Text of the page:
Ok so your having trouble with the free stuff. Here is a store in my neck of the woods that I've used on occasion.
Try asking one of the guys at the service desk at your local hardware store. Home Depot has all kinds of stuff for the trades that never see the store shelves.
I don't have a design for either a Cuckoo or chime mechanism. Haven't come accross one on the web either.
I do have plans to make kinematic sculptures rather than clocks in the future. That is geared weight driven devices that don't necessarily tell time but do activate bells whistles and caused balls to roll down tracks. A magical mousy sculpture.
Once you have the basic mechanics for a simple clock worked out it is a simple matter to drive other devices off of the gear train.
There is a catch though. It will take more energy to do this. So additional weights are used or you sacrifice the length between windings.
Sorry, but no.
Sorry, but no.
This is the program I used to design the clock.
The scroll saw templates must be printed full scale in order to work.
There is no way to guarantee that a jpg or other web graphic will print full scale on your computer.
Printer margins and how different browsers treat images are some of the factors.
ACAD is a very common drafting program that facilitates fullword printing.
ACAD images are vector images. Zooming in or enlarging the image does not distort like a jpg does.
There are also a very large number of free ACAD viewers available. Cadwizz is just one of many.
Am planning to release the drawings in Adobe PDF format in the future (when my kids finish college).
The acad file is now saved as version 14.
Try to open the file using Cadwizz. It can saveas most versions of acad including ver 14.
A useful tool for anyone using ACAD besides those of you making clocks.
Those of you lucky enough to know how to use ACAD will be able to do much more with the drawing besides view and print full scale.
This is an advantage over PDF.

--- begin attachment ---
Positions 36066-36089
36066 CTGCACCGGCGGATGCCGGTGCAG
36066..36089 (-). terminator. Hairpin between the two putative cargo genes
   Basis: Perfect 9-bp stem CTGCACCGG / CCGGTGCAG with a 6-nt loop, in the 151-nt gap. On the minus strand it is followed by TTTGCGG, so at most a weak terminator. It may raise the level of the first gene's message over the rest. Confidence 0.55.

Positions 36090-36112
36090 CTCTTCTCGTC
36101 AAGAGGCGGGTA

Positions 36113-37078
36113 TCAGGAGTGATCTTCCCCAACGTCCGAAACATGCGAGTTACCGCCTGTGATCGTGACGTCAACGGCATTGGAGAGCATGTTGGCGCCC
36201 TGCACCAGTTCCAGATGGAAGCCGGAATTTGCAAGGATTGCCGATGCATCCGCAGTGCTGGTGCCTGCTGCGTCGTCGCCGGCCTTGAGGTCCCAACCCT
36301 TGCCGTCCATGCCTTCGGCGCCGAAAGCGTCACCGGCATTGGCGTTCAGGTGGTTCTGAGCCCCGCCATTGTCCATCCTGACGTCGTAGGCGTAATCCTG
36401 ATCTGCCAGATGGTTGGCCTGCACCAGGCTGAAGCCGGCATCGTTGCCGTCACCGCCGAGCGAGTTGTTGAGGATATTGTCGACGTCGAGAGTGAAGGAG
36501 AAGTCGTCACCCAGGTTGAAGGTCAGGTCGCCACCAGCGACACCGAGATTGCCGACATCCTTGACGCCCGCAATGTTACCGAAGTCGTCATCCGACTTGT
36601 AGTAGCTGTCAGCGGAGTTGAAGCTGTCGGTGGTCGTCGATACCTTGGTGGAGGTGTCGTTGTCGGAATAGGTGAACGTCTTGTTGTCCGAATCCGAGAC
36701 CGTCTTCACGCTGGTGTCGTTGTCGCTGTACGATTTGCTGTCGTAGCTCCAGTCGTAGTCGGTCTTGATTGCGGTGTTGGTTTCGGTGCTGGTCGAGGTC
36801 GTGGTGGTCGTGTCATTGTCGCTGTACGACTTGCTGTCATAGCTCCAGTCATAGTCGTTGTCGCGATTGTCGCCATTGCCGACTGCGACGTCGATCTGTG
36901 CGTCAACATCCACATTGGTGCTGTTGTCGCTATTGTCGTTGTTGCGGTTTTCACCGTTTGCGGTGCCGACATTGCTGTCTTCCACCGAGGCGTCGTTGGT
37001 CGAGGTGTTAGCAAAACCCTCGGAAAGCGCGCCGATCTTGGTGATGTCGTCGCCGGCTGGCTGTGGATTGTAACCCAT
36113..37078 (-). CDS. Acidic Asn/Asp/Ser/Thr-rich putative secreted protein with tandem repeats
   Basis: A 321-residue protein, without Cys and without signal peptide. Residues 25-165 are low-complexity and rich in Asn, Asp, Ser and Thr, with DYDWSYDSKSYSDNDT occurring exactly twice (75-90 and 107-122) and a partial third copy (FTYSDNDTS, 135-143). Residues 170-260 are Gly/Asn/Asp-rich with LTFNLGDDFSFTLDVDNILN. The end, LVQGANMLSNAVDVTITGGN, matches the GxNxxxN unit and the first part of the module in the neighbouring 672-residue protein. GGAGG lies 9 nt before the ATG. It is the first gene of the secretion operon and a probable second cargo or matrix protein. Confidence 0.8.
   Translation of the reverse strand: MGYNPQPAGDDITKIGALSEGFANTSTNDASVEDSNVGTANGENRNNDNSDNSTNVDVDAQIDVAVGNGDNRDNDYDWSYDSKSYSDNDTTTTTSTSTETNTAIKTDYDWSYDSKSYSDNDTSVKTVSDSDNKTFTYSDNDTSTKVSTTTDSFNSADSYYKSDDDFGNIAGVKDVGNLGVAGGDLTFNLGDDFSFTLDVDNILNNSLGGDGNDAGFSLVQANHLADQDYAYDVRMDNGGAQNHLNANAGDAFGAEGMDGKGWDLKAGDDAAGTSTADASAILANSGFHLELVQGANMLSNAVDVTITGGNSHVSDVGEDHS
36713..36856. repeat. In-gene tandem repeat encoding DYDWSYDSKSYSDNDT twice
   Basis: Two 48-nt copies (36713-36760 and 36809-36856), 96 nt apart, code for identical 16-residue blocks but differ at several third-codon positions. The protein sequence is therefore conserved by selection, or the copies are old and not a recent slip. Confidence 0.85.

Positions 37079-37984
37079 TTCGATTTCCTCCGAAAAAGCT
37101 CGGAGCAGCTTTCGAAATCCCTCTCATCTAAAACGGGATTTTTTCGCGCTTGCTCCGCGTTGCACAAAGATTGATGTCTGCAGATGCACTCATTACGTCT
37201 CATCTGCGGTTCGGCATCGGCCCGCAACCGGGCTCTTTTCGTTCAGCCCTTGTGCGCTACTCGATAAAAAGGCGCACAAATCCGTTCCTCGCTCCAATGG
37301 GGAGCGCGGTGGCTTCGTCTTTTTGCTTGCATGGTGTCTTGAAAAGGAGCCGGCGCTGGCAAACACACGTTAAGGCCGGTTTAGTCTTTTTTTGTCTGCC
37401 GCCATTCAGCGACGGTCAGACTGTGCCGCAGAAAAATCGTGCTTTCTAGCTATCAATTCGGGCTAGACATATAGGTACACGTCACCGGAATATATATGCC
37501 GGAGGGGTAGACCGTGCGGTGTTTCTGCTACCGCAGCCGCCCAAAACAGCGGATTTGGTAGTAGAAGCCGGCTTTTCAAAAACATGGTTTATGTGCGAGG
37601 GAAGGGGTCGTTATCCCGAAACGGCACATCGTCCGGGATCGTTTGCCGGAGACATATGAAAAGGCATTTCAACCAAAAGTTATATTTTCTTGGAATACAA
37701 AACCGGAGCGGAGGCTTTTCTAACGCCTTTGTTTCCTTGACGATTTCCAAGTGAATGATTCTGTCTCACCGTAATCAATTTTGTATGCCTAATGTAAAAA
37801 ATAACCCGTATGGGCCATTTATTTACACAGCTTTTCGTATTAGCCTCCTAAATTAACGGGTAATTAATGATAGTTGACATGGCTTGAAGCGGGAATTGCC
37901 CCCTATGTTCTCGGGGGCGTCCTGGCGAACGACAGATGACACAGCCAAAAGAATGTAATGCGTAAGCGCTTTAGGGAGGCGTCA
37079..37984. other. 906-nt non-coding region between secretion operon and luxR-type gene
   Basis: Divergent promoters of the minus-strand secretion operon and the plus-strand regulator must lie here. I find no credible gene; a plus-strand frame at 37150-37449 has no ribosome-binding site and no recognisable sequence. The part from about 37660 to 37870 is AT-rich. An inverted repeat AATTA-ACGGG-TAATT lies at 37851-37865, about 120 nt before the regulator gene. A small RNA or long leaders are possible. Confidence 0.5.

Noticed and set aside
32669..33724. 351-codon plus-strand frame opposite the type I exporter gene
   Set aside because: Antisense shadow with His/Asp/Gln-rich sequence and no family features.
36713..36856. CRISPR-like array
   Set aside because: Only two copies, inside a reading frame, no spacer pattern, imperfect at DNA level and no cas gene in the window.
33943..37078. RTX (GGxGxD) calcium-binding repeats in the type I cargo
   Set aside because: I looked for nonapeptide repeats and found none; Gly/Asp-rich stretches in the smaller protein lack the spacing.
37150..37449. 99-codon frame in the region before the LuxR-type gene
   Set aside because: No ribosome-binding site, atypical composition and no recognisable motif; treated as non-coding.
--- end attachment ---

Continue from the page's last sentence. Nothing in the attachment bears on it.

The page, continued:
The ACAD plan is drawn full scale.
Be sure to print the plans full scale and simply measure directly from the drawing.
The gear profiles are meant to be used as scroll saw templates. Dimensions here would be redundant.
There are jpeg pictures on the website with some overall dimensions shown.
You could dimension the file yourself if you have ACAD or some other program that can read dwg files. Even better, you could make major modifications by using the acad drawing as a starting point.
If you have a lathe you will most likely add your own flair to the shaft design. Just remember to cut the holes in the gear blanks first and make the shafts to suit.
If you look through this website you'll find additional jpeg pictures and info that isn't readily visible on the ACAD drawing.
You could get your hands on the Fine Wood Working article.
I also get asked once in a while if you need a lot of tools to make one of these clocks.
Can I get by with just a scrollsaw and maybe a hand drill?
It should be possible to build a wood clock using just a scrollsaw,drillpress and sandpaper. A handrill might be a little tough to get the accuracy you need.
You might get by using wood dowels for the shafts but a lathe really would help with making a more satisfying clock.
Recently completed the design for a very simple clock. This one would be very useful if you were entering a science fair.
Check my downloads page for this one.
This is more of an internet question but worth mentioning because it took me a while to find the answer when my animations stopped animating recently.
Spiderman should be dancing. If you are looking at a static picture then you most likely have animations disabled on your computer.
This is not a fault with this website. You are not seeing animated gifs anywhere you visit on the web.
Search for other animated gifs on the web to see what I mean.
The most likely culprit is that you have disabled animations using a pop up killer or other virus app you have installed.
The animations on this site are the coolest thing about it. It is a shame that virus programs make your internet experience so safe that you end up seeing nothing.